7 results in English
Results of the Revolutionary Movement in Russia during a Period of 40 Years (1862-1902)
This book, published in Geneva in 1903, is number 24 in a series of 43 titles produced in 1902−4 by the social democratic organization Zhizn’ (Life) as “The Library of the Russian Proletariat.” The book is a compilation of documents, including programs, manifestoes, and articles, related to the Russian revolutionary movement in 1862−1902. Among the documents in the book are the declaration Molodaia Rossiia (Young Russia) published in 1862; articles from Zemlia i Volia (Land and liberty), the organ of the Narodnik (Populist) society that was published in ...
Essays on the History of the Civil War of 1917-1920
Essays on the History of the Civil War of 1917-1920 is an early history of the civil war that followed the Bolshevik Revolution of 1917. The book was written by Anatolii Anishev, a researcher at the Tolmachev Military-Political Academy in Leningrad (present-day Saint Petersburg), and published in Leningrad in 1925. In his introduction, Anishev notes that archival sources relating to the war were in poor condition and that almost no monographs existed. This forced him to rely on articles in White Russian magazines and newspapers, which were biased and unreliable ...
Biography of Zou Rong
Zou Rong (1885−1905), whose original name was Zou Shaotao, was also called Guiwen and had the style name Weidan. He was a native of Baxian, Sichuan. He changed his name to Zou Rong while studying in Japan. In 1903 he published a little book entitled Ge ming jun (The revolutionary army), calling for the Chinese people to carry out revolution, overthrow the Manchu regime, and establish the Chinese republic. Zhang Taiyan (1868−1936), a Chinese philologist, philosopher, and also a revolutionary, wrote the preface. It was published in the ...
Contributed by National Library of China
The Insurrection in Dublin
The Easter Rising of April 1916 was an attempt by Irish nationalists to provoke a nationwide rebellion and thereby secure Ireland’s independence from British rule. In fighting that was largely confined to Dublin, 60 insurgents and 130 troops and police were killed, along with 300 civilians caught in the crossfire. In the aftermath of the uprising the British executed another 15 conspirators, including Sir Roger Casement, a Protestant who had become an ardent Irish nationalist and who had sought to acquire weapons for the insurgents from Germany, Britain’s ...
Contributed by Library of Congress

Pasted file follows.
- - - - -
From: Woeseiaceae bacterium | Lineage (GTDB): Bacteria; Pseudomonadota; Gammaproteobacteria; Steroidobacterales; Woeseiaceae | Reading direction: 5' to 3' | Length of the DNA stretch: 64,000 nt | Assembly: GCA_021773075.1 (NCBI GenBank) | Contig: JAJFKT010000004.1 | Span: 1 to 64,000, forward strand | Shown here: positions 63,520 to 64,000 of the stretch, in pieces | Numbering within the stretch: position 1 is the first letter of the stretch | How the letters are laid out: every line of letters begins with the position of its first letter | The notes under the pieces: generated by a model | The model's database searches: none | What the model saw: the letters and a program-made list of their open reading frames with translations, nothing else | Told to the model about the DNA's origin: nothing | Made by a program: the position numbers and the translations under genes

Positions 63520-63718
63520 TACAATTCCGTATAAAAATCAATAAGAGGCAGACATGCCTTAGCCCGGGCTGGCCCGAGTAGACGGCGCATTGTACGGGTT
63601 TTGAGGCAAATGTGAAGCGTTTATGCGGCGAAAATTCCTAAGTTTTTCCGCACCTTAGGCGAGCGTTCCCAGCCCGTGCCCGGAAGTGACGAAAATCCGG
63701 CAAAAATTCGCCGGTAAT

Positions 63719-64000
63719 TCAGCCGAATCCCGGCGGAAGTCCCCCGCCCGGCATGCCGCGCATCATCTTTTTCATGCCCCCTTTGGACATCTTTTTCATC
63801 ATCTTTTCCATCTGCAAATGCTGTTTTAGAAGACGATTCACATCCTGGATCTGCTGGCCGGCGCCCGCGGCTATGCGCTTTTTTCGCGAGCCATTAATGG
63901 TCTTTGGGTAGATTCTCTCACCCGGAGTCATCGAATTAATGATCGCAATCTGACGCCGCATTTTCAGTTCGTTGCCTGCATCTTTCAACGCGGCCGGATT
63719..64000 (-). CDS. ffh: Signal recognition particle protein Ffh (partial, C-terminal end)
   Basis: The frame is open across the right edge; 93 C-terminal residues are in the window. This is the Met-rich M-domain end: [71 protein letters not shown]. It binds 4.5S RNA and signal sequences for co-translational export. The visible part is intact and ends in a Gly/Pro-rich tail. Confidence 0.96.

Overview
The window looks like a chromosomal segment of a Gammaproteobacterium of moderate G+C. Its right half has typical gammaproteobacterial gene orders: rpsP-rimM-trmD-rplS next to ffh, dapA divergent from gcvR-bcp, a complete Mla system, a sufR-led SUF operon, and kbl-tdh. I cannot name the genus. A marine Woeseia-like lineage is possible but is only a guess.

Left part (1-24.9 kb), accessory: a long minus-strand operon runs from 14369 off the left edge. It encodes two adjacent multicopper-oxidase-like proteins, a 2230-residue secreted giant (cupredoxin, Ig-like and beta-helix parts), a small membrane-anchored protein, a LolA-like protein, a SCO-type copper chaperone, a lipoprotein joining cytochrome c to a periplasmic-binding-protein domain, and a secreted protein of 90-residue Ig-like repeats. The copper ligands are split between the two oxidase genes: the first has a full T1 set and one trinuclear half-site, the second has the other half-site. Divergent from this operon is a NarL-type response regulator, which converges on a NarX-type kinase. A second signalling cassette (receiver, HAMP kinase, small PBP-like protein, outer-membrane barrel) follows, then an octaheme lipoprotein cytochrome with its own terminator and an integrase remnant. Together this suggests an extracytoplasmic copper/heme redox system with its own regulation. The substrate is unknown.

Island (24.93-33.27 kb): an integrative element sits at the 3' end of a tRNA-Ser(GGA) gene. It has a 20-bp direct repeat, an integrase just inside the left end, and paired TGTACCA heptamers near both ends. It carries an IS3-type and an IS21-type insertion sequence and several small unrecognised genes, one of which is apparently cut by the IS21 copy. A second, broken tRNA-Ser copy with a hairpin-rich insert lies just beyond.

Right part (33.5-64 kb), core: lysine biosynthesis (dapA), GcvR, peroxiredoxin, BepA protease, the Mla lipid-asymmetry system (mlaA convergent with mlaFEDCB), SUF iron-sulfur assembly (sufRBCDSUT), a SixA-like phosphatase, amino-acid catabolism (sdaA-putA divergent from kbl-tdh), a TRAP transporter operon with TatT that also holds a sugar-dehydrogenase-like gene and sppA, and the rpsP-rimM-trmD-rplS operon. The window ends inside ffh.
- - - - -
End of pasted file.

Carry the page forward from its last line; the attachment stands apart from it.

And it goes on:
History of the Sinn Fein Movement and the Irish Rebellion of 1916
Sinn Fein (Gaelic for “We Ourselves”) was founded to promote the cultural revival and political independence of Ireland. History of the Sinn Fein Movement and the Irish Rebellion of 1916 is a detailed history of the movement, written by Francis P. Jones, a former member of the movement who had immigrated to the United States from Ireland. The book covers the period from the founding of Sinn Fein in Dublin in 1905 to the Easter Rising of April 1916. It deals with the economic, cultural, religious, and political aspects of ...
Contributed by Library of Congress
Doing My Bit for Ireland
Margaret Skinnider (circa 1893‒1971) was born in Scotland to Irish parents. She trained as a teacher and taught mathematics in Glasgow, Scotland, before resigning her position to go to Dublin to take part in the Easter Rising of April 1916. Skinnider’s Doing My Bit for Ireland, published in the United States in 1917, is her account of her revolutionary activities in 1915 and 1916. She begins by telling the story of her first trip to Dublin, in 1915, when she smuggled detonators for bombs into Ireland for use ...
Contributed by Library of Congress
Aguinaldo's Navy
The Spanish-American War of 1898, in which the United States wrested Cuba, the Philippines, Guam, and Puerto Rico from Spain, was one of the first wars to be captured by the motion picture camera. Fighting in the Philippines between Spanish and U.S. forces ended in August 1898. On January 1, 1899, a constitutional convention declared the establishment of a new Philippine Republic, with Emilio Aguinaldo, the leader of Philippine resistance to Spanish rule, as president. The United States refused to recognize the new government, and in February 1900 fighting ...
Contributed by Library of Congress